Fly fearlessly

Here are some tips on earning your wings in a healthy way

By Barbara Pierce

Though we’ll be herded like cattle and fleeced like sheep before being squeezed into tiny seats for hours, many of us will get on a plane this summer.

Traveling by air can be stressful, with a tiring string of hardships, adversity, confrontations, humiliations and unforeseen scams. Yet we’ve got to do it to get to where we want to go.

But a long flight doesn’t have to equal suffering. Here’s how expert Crystal Hein, registered dietician and nutrition educator and the owner and operator of Crystal Clear Nutrition in Herkimer, recommends you make the best of it:

— “First and foremost, try to keep to your usual eating habits and patterns. You may want to avoid large, high-fat meals the night before,” she recommends. It’s important to eat a good meal before you fly. Getting on a plane with an empty stomach is guaranteed to make you feel nauseous.

Eat a smaller, filling meal that includes things like eggs and whole wheat toast. Stay away from greasy, spicy and salty foods.

— Take healthy foods to bring to eat on your trip. “Try healthier foods and snack choices,” advises Hein. “High calorie, high-fat foods like pastries, candy bars, soda or fast foods can make us feel lethargic and run down.”

“Look for healthier choices like fruits, vegetables, dairy, and lean protein, which can’t always be a last minute purchase at the airport. Plan and bring your own nonperishable snacks — trail mix, nuts, whole grain crackers or granola or protein bars.”

“If you have issues with motion sickness, I would eat small, frequent meals as you feel able. And keep well hydrated. Dry crackers or ginger ale might help to sooth your stomach,” Hein added.

Drink lots of water, advises Hein — before you board, while you are on the plane, and after you land. It will help to keep you from getting dehydrated and feeling nauseous. The humidity in the cabin is much lower than usual and can lead to dehydration if you don’t keep hydrated.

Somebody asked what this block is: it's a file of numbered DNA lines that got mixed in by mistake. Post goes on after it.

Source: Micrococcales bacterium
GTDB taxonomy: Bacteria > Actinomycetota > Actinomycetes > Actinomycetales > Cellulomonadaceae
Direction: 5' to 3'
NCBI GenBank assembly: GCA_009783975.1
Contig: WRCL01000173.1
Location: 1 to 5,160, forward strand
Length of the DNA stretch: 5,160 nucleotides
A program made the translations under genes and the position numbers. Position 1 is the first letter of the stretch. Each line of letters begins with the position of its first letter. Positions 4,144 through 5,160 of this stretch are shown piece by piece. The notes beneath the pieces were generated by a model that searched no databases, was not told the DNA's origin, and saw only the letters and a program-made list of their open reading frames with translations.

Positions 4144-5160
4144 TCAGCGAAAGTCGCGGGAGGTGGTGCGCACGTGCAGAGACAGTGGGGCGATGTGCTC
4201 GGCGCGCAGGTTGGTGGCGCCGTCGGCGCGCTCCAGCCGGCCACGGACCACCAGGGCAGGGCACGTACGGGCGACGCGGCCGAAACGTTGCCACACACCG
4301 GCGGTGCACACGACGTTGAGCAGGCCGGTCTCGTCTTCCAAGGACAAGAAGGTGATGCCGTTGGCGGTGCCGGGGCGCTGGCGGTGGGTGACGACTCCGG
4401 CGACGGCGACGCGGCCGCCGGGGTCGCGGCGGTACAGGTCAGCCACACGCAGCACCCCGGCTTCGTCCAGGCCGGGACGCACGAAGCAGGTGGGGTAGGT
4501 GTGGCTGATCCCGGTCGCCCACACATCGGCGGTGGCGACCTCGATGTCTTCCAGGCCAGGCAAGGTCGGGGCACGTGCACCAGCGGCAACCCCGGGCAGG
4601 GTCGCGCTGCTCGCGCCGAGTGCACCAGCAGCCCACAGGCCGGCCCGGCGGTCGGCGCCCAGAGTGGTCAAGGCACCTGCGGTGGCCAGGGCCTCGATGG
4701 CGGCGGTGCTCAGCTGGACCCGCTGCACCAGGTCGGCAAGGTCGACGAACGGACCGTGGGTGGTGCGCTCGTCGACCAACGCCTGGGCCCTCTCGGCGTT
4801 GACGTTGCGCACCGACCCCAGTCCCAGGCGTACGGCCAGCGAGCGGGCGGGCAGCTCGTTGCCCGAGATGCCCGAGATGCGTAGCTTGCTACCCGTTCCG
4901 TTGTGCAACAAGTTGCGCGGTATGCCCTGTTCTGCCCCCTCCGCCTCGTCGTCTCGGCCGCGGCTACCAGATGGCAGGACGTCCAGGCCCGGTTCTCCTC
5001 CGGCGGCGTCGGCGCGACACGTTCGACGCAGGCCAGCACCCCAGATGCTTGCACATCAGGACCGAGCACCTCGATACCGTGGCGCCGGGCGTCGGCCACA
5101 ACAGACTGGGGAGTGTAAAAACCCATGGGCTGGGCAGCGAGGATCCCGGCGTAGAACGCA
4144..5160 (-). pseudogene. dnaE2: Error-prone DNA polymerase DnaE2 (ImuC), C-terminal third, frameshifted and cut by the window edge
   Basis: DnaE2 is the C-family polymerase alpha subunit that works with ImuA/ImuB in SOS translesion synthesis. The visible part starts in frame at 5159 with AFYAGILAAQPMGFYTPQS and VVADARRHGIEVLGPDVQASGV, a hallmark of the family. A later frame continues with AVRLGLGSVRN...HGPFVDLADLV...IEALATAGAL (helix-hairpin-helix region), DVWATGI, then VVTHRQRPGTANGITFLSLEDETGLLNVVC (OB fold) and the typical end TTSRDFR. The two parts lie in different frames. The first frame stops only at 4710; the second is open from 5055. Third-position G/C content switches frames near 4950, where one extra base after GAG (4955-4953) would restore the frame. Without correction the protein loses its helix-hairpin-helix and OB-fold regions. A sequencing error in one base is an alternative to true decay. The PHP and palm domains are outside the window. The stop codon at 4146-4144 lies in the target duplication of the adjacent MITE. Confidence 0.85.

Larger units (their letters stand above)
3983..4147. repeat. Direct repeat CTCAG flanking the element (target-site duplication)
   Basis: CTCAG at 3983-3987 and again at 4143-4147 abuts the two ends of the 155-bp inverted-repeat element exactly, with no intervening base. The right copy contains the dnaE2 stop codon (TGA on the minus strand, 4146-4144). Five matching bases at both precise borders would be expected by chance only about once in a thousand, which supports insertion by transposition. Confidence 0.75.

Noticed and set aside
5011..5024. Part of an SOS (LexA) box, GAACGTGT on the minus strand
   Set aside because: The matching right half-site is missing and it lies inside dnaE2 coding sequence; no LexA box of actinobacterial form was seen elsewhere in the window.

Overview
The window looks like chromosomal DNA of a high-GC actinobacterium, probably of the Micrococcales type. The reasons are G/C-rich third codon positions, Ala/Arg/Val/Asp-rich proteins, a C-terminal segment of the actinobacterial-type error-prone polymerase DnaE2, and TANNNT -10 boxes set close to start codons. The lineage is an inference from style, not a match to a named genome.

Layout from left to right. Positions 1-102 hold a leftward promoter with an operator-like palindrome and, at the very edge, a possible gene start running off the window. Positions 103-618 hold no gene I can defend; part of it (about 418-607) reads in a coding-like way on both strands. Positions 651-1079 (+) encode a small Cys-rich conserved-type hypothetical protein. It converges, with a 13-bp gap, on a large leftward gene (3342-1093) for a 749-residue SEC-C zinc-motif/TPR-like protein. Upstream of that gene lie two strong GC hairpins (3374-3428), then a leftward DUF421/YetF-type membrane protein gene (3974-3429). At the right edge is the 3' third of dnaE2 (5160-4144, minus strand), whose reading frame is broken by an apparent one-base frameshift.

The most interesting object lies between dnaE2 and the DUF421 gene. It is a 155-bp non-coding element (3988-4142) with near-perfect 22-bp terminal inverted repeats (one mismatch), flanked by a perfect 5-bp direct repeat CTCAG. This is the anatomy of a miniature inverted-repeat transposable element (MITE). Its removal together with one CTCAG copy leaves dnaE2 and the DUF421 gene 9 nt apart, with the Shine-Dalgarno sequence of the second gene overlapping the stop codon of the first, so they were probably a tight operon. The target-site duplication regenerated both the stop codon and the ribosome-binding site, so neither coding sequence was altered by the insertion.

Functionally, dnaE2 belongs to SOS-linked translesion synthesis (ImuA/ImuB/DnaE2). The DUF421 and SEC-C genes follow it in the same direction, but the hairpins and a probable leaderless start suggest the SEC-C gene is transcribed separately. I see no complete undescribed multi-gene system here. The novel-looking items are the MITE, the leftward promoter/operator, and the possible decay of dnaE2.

“Water is the best way to stay hydrated. You will know you are well hydrated when your urine is pale yellow (lemonade color),” Hein said.

Have some fluidity

Purchase your own water bottle at the airport after you’ve gone through security so you don’t have to depend on the beverage service to get enough water.

“Avoid drinking a lot of alcohol,” she adds. “The dry environment of the plane cabin and the diuretic effect of the alcohol will result in quickly feeling dehydrated,” Hein added. Common sense should determine how much alcohol you consume.

Coffee and carbonated drinks can also cause dehydration. If you need ginger ale to settle your stomach, try drinking one cup of water for every cup of soda you drink.

— Dress for comfort. Don’t wear jeans; they’re too restricting. Wear layers so you can take them off, like a T-shirt with a warmer shirt or jacket over it. Keeping cool decreases motion sickness. So does your overhead fan; keep it on if you have motion sickness.

— Take off your shoes for long flights. Wear thick socks or easy-to-slip-on shoes.

Sitting in tight quarters for hours affects blood flow throughout your body, leading to swelling in your feet and ankles. The risk of a blood clot (deep vein thrombosis) increases when blood isn’t circulating well. Risk factors for this include being obese, pregnant or postpartum, on birth control pills, over age 40, or having a serious medical illness.

Compression stockings and even the use of anti-coagulant drugs benefit people with underlying risk factors.

Talk to your doctor if you are at risk and planning a flight.

— If you’re short, consider bringing a lightweight, collapsible footstool to put under the seat in front of you so you can stretch out and elevate your legs. If you’re tall, get an aisle seat.

— Airsickness is often caused by a fear of flying, called pteromerhanophobia.

If your anxiety causes you to feel nauseous, reassuring yourself that you’re OK can help calm you down. Lean the seat as far back as it will go. Take relaxing breaths. Deep breaths could make you hyperventilate. Relaxing breaths are a normal inhale and long exhale. Breathing like this sends your body and brain the message that you are OK.

When you look out the window, you are less likely to feel nauseous and dizzy, so choose a window seat. And sit above a wing of the plane or near the front, as you’ll feel less motion in those spots.

— Don’t read. Staring at a stationary page of a book while your body is in motion can cause you to feel nauseous. Even if the chapter you just finished ended with a cliffhanger, try to keep the book closed.